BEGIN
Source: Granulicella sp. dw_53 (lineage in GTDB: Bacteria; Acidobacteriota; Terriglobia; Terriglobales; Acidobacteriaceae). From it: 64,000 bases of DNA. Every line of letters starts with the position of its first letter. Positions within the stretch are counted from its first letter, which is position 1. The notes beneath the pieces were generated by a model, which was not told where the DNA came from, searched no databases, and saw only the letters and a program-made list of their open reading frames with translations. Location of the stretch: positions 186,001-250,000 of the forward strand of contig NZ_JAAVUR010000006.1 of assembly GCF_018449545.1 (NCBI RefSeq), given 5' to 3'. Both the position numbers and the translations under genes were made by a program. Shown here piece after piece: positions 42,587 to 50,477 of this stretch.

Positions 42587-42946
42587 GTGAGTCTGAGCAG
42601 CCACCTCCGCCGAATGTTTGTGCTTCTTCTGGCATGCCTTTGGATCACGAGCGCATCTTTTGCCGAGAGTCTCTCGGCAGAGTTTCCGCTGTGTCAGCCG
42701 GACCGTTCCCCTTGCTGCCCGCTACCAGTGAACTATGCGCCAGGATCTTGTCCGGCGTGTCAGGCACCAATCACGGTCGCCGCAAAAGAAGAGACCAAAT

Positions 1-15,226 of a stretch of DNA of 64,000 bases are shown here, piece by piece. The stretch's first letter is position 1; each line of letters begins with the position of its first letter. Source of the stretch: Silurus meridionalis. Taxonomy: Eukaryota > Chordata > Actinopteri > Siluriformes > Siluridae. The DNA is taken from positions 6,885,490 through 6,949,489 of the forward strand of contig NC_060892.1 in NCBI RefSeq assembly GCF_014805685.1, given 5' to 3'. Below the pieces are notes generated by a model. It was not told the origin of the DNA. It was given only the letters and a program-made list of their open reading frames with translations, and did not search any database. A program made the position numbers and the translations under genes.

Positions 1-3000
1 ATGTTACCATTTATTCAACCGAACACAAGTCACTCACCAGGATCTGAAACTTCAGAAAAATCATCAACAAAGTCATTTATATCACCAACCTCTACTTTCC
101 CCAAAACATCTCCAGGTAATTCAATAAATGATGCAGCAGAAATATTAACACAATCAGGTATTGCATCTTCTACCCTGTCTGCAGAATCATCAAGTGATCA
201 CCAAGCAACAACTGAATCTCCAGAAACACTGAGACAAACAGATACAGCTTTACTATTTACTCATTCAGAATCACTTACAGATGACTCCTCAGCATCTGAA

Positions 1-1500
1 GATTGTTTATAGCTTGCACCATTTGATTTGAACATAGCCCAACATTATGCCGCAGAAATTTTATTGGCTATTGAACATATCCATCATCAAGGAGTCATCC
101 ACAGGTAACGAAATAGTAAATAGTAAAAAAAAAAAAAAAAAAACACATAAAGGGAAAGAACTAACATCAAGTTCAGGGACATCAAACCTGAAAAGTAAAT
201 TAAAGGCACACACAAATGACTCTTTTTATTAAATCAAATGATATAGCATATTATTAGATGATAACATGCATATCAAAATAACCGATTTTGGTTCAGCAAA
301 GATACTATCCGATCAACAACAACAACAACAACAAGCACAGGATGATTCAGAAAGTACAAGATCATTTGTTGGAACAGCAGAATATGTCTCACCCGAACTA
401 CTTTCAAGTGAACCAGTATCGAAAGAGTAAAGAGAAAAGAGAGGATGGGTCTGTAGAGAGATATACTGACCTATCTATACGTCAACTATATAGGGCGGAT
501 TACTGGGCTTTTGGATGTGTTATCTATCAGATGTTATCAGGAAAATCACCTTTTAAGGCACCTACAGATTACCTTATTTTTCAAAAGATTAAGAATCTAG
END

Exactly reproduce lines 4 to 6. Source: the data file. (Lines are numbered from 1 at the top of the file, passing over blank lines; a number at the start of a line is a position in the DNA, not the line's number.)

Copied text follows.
42601 CCACCTCCGCCGAATGTTTGTGCTTCTTCTGGCATGCCTTTGGATCACGAGCGCATCTTTTGCCGAGAGTCTCTCGGCAGAGTTTCCGCTGTGTCAGCCG
42701 GACCGTTCCCCTTGCTGCCCGCTACCAGTGAACTATGCGCCAGGATCTTGTCCGGCGTGTCAGGCACCAATCACGGTCGCCGCAAAAGAAGAGACCAAAT

Positions 1-15,226 of a stretch of DNA of 64,000 bases are shown here, piece by piece. The stretch's first letter is position 1; each line of letters begins with the position of its first letter. Source of the stretch: Silurus meridionalis. Taxonomy: Eukaryota > Chordata > Actinopteri > Siluriformes > Siluridae. The DNA is taken from positions 6,885,490 through 6,949,489 of the forward strand of contig NC_060892.1 in NCBI RefSeq assembly GCF_014805685.1, given 5' to 3'. Below the pieces are notes generated by a model. It was not told the origin of the DNA. It was given only the letters and a program-made list of their open reading frames with translations, and did not search any database. A program made the position numbers and the translations under genes.